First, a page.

The Islamic Revolution

Iran’s Islamic Revolution : The Three Paradoxes

By: Abbas Milani

from a section entitled “The Claim To Power” :

The Islamic revolution was in a sense a replay of Iran’s first attempt at a democratic constitutional government, one that took place in the course of the “constitutional revolution” of 1905-07. At that time, a coalition of secular intellectuals, enlightened Shi‘a clergy, bazaar merchants, the rudiments of a working class, and even some members of the landed gentry came together to topple the “oriental despotism” of the Qajar kings and replace it with a monarchy whose power was limited by a constitution (mashruteh).

Indeed, the new constitution emulated one of the European models of a liberal-democratic polity – one that allowed for elections and separation of powers, yet had a monarch as the head of the state. In those years, the most ideologically cohesive and powerful opposition to this new democratic paradigm was spearheaded by Ayatollah Nouri – a Shi‘a zealot who dismissed modern, democratically formulated constitutions as the faulty and feeble concoctions of “syphilitic men”.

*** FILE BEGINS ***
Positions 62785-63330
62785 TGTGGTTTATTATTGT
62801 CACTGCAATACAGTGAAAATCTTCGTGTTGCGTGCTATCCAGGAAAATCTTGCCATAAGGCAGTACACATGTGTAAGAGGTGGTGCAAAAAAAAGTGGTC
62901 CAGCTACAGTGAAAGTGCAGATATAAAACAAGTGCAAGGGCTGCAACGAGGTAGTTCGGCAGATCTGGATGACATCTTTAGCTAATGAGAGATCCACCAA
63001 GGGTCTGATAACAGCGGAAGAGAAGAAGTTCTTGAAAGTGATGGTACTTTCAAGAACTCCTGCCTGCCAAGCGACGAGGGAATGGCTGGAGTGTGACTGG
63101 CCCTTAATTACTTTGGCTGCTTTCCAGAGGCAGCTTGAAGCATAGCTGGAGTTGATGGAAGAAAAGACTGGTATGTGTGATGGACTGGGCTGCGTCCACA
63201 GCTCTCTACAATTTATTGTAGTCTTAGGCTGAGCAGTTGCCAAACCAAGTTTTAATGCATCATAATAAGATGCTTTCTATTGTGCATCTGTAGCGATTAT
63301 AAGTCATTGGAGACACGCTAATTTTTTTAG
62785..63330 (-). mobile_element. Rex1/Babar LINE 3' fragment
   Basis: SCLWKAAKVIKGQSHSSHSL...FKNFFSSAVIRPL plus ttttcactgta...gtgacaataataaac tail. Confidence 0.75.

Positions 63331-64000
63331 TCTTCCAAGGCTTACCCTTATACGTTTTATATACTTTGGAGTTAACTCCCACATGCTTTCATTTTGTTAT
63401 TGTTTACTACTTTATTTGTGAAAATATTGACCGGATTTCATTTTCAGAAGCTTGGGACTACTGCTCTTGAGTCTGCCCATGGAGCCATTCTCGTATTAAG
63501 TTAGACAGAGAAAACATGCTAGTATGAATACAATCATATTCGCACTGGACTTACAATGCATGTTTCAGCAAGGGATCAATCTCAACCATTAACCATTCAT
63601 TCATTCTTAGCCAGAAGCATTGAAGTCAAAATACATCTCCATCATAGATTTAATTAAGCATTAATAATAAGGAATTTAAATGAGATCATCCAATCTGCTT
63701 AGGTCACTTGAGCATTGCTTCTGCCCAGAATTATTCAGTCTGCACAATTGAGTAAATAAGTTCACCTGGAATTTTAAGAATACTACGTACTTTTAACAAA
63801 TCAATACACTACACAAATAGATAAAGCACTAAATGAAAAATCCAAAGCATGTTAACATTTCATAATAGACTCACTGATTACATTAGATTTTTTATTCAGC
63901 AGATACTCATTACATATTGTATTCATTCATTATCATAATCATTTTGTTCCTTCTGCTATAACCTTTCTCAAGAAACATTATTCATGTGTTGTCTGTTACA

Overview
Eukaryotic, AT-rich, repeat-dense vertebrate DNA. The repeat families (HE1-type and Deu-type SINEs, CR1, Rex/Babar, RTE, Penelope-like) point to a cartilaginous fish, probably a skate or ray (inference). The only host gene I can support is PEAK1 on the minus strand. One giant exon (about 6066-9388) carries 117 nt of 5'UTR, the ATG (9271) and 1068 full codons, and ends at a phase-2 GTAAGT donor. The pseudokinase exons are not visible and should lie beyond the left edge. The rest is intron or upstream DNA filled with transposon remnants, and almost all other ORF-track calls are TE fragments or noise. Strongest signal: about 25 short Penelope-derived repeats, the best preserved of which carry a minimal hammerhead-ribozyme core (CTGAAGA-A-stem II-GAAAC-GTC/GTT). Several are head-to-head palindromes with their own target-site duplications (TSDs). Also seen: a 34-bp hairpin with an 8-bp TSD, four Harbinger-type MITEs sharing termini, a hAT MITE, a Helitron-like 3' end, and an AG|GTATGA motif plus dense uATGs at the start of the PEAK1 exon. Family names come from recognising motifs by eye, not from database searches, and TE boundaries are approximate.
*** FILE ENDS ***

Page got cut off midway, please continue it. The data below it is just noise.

Instead, he suggested relying on what he considered the divine infinite wisdom of God, manifest in sharia (mashrua). So powerful were the advocates of the constitutional form of democracy that Nouri became the only ayatollah in Iran’s modern history to be executed on the fatwa (order) of fellow ayatollahs. For decades, in Iran’s modern political discourse, Nouri’s name was synonymous with the reactionary political creed of despots who sought their legitimacy in Shi‘a sharia.

In a profoundly paradoxical twist of politics, almost seventy years later, the same coalition of forces that created the constitutional movement coalesced once again, this time to topple the Shah’s authoritarian rule. Each of the social classes constituting that coalition had, by the 1970s, become stronger and more politically experienced.

Nevertheless, they chose as their leader Ayatollah Khomeini, a man who espoused an even more radical version of sharia-based politics than the one proposed by Ayatollah Nouri. While Nouri had simply talked of a government based on sharia (mashrua), Khomeini now advocated the absolute rule of a man whose essential claim to power rested in his mastery of sharia, and for whom sharia was not the end but a means of power.

In the decade before the revolution, some secular Iranian intellectuals like al-Ahmad – imbued with the false certitudes of a peculiar brand of radical anti-colonial politics – paved the way for this kind of clerical regime by “rehabilitating” Nouri and offering a revisionist view of Iranian history wherein the clergy emerged as leaders of the all-important, over-determined anti-colonial struggle. It mattered little to these intellectuals that some forms of anti-colonialism – like that of Nouri and his later cohorts – were rooted in pious xenophobia and not progressive nationalism.


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